Above all, let us not conclude, with Hobbes, that because man has no idea of goodness, he must be naturally wicked; that he is vicious because he does not know virtue. . . . Hobbes did not reflect that the same cause, which prevents a savage from making use of his reason, as our jurists hold, prevents him also from abusing his faculties, as Hobbes himself allows: so that it may be justly said that savages are not bad merely because they do not know what it is to be good: for it is neither the development of the understanding nor the restraint of law that hinders them from doing ill; but the peacefulness of their passions, and their ignorance of vice: tanto plus in illis proficit vitiorum ignoratio, quam in his cognitio virtutis. *

from Rousseau's Discourse on The Origin of Inequality (1754) - paragraph 34

* Justin, Hist. ii, 2. So much more does the ignorance of vice profit the one sort than the knowledge of virtue the other. (c. AD 390)

Fuller quote: The Economy of Pity (Derrida, 1998)

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Your question would seem to ask, “Why aren’t animal considered inherently evil?” Based on: If killing is ‘evil’ and a lion kills (instinctively for food and protection) that should make them ‘evil’. Only, over 80% of life on Earth consume other life forms. Would that make all of these life forms ‘evil’?

The first, and most prominent source for the distinction of what ‘evil’ is, comes from Genesis. Evil showed up out of envy. Satan’s envy of humans, Adam and Eve, made him deceive them into doing what they were told not to. From then on, evil was part of our human values, but not animals.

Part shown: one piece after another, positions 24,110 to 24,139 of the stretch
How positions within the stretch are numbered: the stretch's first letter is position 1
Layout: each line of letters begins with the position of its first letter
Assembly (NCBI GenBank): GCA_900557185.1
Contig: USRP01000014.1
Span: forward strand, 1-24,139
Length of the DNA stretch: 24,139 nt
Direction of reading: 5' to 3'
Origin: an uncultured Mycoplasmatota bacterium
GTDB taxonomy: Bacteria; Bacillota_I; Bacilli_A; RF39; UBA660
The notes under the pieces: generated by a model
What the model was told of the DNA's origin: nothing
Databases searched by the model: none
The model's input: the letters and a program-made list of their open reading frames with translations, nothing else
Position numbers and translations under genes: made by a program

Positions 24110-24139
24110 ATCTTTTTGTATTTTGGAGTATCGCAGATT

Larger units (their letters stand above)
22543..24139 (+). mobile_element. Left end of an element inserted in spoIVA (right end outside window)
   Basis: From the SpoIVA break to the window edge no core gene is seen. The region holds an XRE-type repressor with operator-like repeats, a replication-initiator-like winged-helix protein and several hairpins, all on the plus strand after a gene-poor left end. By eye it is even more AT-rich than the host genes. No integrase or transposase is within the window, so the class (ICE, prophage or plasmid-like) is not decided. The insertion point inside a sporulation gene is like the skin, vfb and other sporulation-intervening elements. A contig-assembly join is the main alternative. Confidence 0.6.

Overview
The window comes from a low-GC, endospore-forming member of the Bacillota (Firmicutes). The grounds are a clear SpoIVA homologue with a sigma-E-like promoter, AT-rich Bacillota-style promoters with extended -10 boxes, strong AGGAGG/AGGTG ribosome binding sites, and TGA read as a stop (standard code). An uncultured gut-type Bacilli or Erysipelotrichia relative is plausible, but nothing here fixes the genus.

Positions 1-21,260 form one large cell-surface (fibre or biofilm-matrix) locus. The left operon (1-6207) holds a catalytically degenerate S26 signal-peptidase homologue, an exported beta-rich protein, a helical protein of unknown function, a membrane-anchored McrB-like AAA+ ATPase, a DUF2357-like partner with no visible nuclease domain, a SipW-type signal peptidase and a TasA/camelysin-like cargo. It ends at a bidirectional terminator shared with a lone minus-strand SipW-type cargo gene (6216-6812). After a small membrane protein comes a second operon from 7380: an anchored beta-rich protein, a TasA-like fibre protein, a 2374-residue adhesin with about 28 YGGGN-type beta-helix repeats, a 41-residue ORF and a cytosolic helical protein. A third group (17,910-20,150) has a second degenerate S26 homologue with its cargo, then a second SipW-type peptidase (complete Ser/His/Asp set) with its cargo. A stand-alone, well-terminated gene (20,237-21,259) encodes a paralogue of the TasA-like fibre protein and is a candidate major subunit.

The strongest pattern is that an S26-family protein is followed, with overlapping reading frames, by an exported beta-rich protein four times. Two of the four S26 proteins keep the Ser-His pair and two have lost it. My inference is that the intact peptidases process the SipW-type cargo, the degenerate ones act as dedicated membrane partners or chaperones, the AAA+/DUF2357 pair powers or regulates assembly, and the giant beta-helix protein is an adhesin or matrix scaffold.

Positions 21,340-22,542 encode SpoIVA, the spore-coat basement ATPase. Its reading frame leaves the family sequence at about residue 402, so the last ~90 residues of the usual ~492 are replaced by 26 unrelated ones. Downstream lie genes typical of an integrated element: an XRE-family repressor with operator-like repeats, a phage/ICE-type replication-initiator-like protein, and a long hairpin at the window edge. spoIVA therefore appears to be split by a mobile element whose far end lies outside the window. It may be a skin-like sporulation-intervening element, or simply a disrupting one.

In the case of the lion, it is a lazy animal. Its life consists mostly of playing, napping, mating, and every so often, it kills for food. Taken out of its normal environment, it may kill since it is territorial and likes to maintain dominance. If lions were evil, we would have been in big trouble a long time ago. Evil (in the simplest distinction I’ve noted based on envy) would have lions invading and ravaging human villages, dragging out young children, and then leaving them to die, because humans consume meat, just like they do.

Condensed Summation: Evil is an intentional act, to subjugate or eradicate, other life forms based on an errant idea of attaining or retaining dominance.

Thanks for the exercise.